Today’s TV audiences know Bradshaw as the avuncular, good-natured butt of the jokes on Fox’s “NFL Sunday,” but as Bradshaw discloses in admirably honest fashion, there are times when he gets tired of that role, and it hits him when he’s off the air. Since Bradshaw’s early days with the Steelers, there have been questions and a myriad of jokes about his intelligence or lack thereof, as when the Cowboys’ Thomas “Hollywood” Henderson famously said Bradshaw “couldn’t spell ‘cat’ if you spotted him the ‘c’ and the ‘a.’ ”

“It was not something I take kindly,” says Bradshaw.

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Terry Bradshaw (second from left) appears on “Fox NFL Sunday” with Curt Menefee (from left), Howie Long, Michael Strahan and Jimmy Johnson.

Fox Sports

In Bradshaw’s sophomore year at Louisiana Tech, he split playing time with Phil Robertson, who would go on to “Duck Dynasty” fame. (“Two years I sat behind that guy and all he wanted to do was shoot stuff,” he cracks.) Once Bradshaw was given the starting role, he displayed a cannon of an arm, but he acknowledges he was “extremely immature” when he joined the Steelers and wasn’t ready for prime time. It didn’t help that Bradshaw had a contentious relationship with Steelers coach Chuck Noll, a businesslike taskmaster who wasn’t interested in coddling his players.

“I never got really comfortable … with him,” says Bradshaw. “Just uncomfortable. I was scared s---less of him. He scared me to death. I wasn’t his kind of quarterback, and he wasn’t my kind of coach. … He was a great coach, I just had a helluva hard time with him, that’s all.”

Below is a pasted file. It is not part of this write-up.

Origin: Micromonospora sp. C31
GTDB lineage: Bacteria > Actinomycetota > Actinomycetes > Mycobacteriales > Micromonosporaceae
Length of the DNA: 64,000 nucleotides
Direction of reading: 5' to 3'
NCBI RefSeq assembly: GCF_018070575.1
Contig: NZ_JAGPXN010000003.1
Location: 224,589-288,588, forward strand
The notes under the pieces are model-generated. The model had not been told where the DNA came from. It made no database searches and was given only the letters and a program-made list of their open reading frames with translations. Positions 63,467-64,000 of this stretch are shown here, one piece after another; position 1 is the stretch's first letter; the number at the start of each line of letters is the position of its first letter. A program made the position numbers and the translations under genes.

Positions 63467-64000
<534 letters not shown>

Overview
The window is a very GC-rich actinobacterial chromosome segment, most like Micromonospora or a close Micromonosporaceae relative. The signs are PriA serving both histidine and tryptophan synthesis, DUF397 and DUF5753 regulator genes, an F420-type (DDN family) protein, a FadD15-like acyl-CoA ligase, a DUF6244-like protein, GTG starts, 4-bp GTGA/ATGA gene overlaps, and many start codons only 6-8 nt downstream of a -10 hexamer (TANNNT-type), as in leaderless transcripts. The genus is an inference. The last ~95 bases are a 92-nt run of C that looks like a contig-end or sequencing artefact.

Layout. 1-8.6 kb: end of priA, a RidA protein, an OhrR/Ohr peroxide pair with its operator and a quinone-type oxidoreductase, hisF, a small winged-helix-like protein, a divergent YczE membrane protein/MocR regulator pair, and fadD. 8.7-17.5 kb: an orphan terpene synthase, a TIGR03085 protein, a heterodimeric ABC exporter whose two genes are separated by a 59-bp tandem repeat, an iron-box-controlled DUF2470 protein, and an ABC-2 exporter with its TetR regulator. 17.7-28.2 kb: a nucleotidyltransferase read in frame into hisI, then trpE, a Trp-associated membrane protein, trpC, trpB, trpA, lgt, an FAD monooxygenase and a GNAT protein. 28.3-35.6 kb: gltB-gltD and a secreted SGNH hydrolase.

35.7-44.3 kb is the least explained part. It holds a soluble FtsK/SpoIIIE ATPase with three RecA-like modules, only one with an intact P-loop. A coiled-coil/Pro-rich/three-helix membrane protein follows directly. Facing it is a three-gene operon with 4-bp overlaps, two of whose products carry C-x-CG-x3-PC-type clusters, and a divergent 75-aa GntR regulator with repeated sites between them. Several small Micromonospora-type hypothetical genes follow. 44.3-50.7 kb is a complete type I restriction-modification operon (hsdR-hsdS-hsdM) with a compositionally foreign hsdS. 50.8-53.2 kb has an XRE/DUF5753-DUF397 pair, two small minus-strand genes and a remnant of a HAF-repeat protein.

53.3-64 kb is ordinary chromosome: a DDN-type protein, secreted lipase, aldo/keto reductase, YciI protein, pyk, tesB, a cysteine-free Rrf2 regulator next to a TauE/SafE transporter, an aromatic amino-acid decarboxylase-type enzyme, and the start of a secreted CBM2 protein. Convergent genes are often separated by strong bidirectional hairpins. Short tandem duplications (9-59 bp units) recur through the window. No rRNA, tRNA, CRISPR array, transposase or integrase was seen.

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Bradshaw (right, in 1980) says Steelers coach Chuck Noll “scared me to death. I wasn’t his kind of quarterback, and he wasn’t my kind of coach.”

AP

The stereotype about Bradshaw’s intellect led directly to his acting career. We see a clip of Burt Reynolds mercilessly mocking Bradshaw on an NBC special in the late 1970s, after which Reynolds felt so bad he contacted Bradshaw, invited him to the set of “Hooper” and wrote a role for him on the spot. Bradshaw went on to do a total of five movies with Reynolds and has appeared in films such as “Failure to Launch” with Matthew McConaughey, which leads to the moment in the stage show in which Bradshaw shows the infamous clip of him appearing nude and even sings a song about it. It’s a typically goofy, classic Bradshaw moment — but things take a sobering turn when we see a clip from a 2003 interview in which Bradshaw talks about his depression and says, “I begged the doctor [to] put me out for three days,” and in present day talks about how a certain friend made fun of him and continues to make fun of him. “I don’t want to be laughed at,” he laments.

Quite the opposite. Bradshaw should be admired for his openness. If a famous football player/ broadcaster’s talk of having clinical depression helps even one person, that’s a Hall of Fame move right there.